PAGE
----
GO YOUR OWN WAY
Help is at hand for people busting to turn their great ideas into a rewarding reality. You’ve just had the most brilliant idea, a wonderfully fantastic and original thought, a concept every bit as useful as the paperclip or Post-it note, something so ingeniously simple that everyone will wonder why they didn’t think of it themselves. And it’s going to make you fabulously rich.
Or perhaps you yearn to be your own boss, set your own hours and enjoy the fruits of your labour without The Company extracting its pound of flesh.
There’s just the small matter of getting a small business up and running that stands in your way. Oh, and the stark reality that the odds are stacked against you, as the majority of small businesses fail in the first year. But don’t let that get you down – there are ways to turn the odds in your favour. And being accepted into the New Enterprise Incentive Scheme is a pretty good start.
Craig Ruddy, winner of the 2004 Archibald Prize for his portrait of actor David Gulpilil, completed NEIS small business training through the Eastern Suburbs Business Enterprise Centre in 2001, which gave him the confidence and structure to pursue his art full-time.
“It was just a fantastic help, first of all, to pay the rent and put a bit of food on the table and to allow me to focus on it full-time, put my head down and just work hard,” he says. “Also the moral support along the way, and to help me to structure myself and work into the future and plan the future.”
Having worked as a graphic designer, Ruddy was able to turn his hobby and passion into a full-time, viable business. “I found out that they respected artists as small businesses, which I didn’t think they would do, and I was struggling at the time and wanted to be a full-time artist, so I decided to do the course.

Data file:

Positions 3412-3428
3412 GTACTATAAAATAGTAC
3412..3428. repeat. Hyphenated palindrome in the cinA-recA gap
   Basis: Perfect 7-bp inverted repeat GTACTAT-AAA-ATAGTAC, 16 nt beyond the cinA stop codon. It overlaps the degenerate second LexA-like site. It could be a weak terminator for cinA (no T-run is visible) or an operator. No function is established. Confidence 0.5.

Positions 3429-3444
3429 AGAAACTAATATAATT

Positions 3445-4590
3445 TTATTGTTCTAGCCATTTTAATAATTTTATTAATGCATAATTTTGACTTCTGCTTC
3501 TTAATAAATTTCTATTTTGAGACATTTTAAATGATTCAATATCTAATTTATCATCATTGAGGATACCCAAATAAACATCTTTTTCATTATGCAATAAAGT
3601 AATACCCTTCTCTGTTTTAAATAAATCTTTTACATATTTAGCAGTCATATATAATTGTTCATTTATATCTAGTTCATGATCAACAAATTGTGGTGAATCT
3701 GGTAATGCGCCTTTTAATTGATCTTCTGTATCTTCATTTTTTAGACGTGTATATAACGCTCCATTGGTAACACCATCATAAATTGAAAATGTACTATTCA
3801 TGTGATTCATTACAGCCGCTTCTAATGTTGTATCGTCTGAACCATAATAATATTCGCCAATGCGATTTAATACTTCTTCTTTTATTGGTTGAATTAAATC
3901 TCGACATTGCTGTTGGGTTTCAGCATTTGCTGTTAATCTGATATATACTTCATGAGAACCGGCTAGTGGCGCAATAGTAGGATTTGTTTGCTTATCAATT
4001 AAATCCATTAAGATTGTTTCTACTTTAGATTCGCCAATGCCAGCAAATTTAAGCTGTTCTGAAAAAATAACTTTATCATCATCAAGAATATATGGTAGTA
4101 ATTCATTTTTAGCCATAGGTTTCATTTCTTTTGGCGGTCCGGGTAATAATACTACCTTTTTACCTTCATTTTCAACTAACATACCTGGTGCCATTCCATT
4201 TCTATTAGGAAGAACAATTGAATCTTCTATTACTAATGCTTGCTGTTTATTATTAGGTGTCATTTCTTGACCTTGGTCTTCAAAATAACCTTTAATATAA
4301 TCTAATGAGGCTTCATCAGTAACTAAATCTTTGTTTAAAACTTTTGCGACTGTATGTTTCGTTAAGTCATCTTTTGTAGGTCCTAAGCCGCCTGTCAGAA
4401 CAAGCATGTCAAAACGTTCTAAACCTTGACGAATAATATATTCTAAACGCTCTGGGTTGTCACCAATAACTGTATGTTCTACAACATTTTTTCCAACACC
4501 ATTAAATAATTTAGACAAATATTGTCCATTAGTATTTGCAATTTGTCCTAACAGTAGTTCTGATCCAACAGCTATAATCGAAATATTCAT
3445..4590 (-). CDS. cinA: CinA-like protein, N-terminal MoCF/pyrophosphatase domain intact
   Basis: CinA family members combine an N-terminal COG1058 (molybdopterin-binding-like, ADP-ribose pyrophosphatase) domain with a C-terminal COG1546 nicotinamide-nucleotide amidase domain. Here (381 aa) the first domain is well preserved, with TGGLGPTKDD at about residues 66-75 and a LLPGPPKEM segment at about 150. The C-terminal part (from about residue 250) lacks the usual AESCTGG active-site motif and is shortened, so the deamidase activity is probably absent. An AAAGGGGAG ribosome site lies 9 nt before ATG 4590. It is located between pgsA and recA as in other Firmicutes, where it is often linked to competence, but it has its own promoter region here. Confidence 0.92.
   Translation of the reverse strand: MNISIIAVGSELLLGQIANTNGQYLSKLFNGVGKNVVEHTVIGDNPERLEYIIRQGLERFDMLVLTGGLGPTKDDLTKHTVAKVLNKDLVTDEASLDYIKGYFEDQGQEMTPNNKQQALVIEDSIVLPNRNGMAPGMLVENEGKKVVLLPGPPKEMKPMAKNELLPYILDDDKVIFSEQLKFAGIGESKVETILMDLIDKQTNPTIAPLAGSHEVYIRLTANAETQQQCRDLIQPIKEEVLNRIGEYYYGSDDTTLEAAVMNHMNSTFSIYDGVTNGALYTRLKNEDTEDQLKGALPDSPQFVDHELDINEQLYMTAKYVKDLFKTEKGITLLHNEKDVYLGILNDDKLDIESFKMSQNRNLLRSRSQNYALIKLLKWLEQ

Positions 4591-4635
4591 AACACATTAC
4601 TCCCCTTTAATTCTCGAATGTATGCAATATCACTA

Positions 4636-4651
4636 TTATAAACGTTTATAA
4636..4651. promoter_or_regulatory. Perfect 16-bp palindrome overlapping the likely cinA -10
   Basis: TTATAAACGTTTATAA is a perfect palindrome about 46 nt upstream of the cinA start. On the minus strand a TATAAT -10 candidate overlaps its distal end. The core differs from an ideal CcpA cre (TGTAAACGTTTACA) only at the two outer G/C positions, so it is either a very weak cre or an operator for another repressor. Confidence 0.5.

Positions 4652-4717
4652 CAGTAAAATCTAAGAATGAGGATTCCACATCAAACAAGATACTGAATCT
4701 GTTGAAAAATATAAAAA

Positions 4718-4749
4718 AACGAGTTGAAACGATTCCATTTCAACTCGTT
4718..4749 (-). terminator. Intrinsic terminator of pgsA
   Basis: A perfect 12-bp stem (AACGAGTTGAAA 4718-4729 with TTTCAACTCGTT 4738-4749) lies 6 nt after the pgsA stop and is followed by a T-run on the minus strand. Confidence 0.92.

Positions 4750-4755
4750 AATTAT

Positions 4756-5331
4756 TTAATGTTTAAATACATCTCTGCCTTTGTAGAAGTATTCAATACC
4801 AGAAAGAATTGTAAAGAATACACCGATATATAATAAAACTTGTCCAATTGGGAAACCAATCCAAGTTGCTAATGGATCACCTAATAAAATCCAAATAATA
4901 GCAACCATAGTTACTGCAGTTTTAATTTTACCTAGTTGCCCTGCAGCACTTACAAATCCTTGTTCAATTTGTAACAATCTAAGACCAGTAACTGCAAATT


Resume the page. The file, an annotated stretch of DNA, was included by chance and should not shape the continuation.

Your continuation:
“I think, being an artist, you need to be 100 per cent present and focused in the moment. I think it’s very difficult for a lot of artists to actually work into the future and plan the future.”
NEIS is a federally funded small-business program that equips participants with business management and planning skills. It provides an initial six weeks of intensive small-business training culminating in a business plan, then mentoring and financial support for one year.
David Baumgarten, chief executive of ESBEC, says making the decision to start a small business can be the most rewarding decision you will ever make. “It gives people an opportunity of combining lifestyle with what they really want to do … [where] you’ve got total control over your own destiny.”
ESBEC is one of a number of community organisations established to assist the successful development of small businesses and provides NEIS training as well as business consultancy, access to business mentors and other small-business support programs. Eighty-five per cent of small businesses trained and mentored by ESBEC are still in operation after 15 months.
Baumgarten says strong motivation is the key to surviving in small business, and warns the market soon catches out those who don’t have the drive to succeed.
“It does take certain attributes and I think you’ve got to have a fire in the belly – you’ve got to want to do it, you’ve got to want to succeed. I think the market will sort out those people that shouldn’t be in small business, because it can be a cruel master at times.”
To qualify for the NEIS program, applicants must be receiving unemployment benefits and have a strong idea for a viable business. Baumgarten says those currently employed are also eligible for ESBEC services, including small-business training and mentoring.
So what makes for a great business idea? Anything that is going to make you happy to get up and at it each and every morning.
“What NEIS is, it’s a true reflection of the mix of small businesses in Australia,” Baumgarten says.
Publication: Sydney Morning Herald Section: Radar Page: 10Craig Ruddy, winner of the 2004 Archibald Prize for his portrait of actor David Gulpilil, completed NEIS small business training through the Eastern Suburbs Business Enterprise Centre in 2001, which gave him the confidence and structure to pursue his art full-time.